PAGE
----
The Basics of Typeface Anatomy

Detail shot of wooden letterpress letters in print workshop.
Alys Tomlinson/Getty Images

Typeface anatomy refers to the individual features of particular characters in a font. Certain features are common to most characters and a few apply only one or two characters in a typeface.

Learning about serifs, strokes, counters and other parts that make up the letters in a typeface is not something of interest only to font fanatics and type designers. The shape and size of certain elements are usually consistent throughout any given typeface and can help you identify and categorize typefaces.

Although most font users don't need to know the difference between a spur and a beak or a tail and a leg, there are terms that most designers should be aware of. 


Think about the strokes you make with a pen when printing letters and you'll have an idea what the broad meaning of stroke is for a font. Most letterforms are made up of several specific types of strokes:

  • A stem is the primary vertical stroke of a letter. There are two stems in an uppercase H.
  • A diagonal stroke is an angled stroke, such as you'd find in an uppercase A.
  • An arm is a horizontal stroke that only connected at one end. The three horizontal strokes on an uppercase E are called arms.
  • A crossbar is a horizontal connecting stroke that is connected at both ends, such as the horizontal stroke on the uppercase H.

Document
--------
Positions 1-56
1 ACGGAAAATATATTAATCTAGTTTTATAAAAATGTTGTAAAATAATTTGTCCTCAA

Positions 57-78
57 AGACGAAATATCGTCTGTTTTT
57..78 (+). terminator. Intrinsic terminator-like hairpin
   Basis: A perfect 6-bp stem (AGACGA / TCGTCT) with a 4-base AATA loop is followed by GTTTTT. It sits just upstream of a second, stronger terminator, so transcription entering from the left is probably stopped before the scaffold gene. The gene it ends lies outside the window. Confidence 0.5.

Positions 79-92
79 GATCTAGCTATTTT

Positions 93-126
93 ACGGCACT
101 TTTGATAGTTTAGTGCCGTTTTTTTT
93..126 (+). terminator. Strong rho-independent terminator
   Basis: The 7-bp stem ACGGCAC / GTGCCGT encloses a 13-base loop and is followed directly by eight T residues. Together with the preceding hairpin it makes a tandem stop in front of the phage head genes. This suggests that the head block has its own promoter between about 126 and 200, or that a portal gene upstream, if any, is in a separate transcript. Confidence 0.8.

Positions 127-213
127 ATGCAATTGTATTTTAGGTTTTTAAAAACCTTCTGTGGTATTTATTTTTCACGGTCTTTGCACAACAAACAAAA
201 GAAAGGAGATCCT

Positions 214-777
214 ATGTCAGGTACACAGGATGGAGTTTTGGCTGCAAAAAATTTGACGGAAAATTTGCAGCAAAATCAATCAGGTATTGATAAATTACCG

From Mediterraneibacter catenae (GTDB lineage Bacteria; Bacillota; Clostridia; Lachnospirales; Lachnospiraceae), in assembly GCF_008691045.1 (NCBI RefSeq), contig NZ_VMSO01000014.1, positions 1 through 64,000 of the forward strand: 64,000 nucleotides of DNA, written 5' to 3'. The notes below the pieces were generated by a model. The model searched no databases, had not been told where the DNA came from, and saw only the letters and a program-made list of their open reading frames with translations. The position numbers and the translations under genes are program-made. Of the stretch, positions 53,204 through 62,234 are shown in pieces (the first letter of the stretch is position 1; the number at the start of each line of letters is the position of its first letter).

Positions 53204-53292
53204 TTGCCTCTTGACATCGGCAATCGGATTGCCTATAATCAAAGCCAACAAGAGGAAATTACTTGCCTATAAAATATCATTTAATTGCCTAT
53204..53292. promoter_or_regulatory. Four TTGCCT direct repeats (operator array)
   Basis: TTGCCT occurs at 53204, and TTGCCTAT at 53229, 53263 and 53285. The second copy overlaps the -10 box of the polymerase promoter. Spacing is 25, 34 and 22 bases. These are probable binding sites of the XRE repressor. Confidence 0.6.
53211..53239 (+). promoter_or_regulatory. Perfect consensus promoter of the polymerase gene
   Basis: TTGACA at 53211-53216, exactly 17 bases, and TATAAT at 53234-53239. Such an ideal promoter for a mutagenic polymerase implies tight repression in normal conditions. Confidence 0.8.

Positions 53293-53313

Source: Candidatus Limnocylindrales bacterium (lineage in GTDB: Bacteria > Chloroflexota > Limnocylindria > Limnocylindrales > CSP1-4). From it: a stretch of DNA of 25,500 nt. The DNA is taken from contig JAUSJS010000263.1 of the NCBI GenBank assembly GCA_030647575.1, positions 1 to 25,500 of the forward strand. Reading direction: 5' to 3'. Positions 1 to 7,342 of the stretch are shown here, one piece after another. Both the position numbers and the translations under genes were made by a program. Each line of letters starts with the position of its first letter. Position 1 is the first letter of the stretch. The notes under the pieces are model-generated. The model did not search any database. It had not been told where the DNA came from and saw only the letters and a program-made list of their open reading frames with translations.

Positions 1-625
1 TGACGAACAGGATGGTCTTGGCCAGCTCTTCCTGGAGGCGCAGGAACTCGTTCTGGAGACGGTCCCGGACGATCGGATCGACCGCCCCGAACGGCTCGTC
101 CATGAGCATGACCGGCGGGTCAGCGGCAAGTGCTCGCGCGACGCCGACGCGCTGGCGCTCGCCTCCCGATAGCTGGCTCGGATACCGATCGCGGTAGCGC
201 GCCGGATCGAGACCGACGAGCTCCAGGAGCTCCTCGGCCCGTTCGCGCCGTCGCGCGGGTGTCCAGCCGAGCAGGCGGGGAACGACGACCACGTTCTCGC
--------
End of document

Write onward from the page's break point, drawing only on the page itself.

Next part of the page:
• A cross stroke is a horizontal stroke that is not connected at either end. Think of a lowercase t.
  • A counter is a closed space in a letter, such as the inside of an O.
  • A bowl is a curved stroke that encloses a counter.

Ascenders and Descenders

An ascender is a vertical stroke on a lowercase letter that is higher than the x-height of the character. In the term "x-height," the top part of the h is taller than the main body of the lower case letters, so that part of the letter is an ascender.

Descenders are parts of a letter that extend below the invisible baseline—the tail on a lowercase y or a g, for example.

The height of ascenders and descenders varies among fonts. The ascenders and descenders directly affect the amount of necessary leading, which is the vertical space between lines of type, measured from baseline of one line of type to the baseline of the next line.


The baseline is an invisible line that each character sits on. The character may have a descender that goes beneath the baseline.


The x-height of a font is the normal height of the lowercase letters. In most fonts, the letters o, a, i, s, e, m and other lowercase letters are the same height. This is called the x-height and it is a measurement that varies among fonts.


Serifs are small decorative strokes usually found on the main vertical strokes. Serifs improve the readability of a font when it appears as a block of text. Probably the most familiar characteristic of typefaces, serifs come in several constructions including:

  • Hairline
  • Slab
  • Wedge

Serifs vary as much as the typefaces they adorn. Classifications include:

  • Modern
  • Old Style
  • Blackletter
  • Informal or Novelty

Not every font has serifs. Those fonts are called sans serif fonts.

The end of a stroke that doesn't have a serif is called a terminal.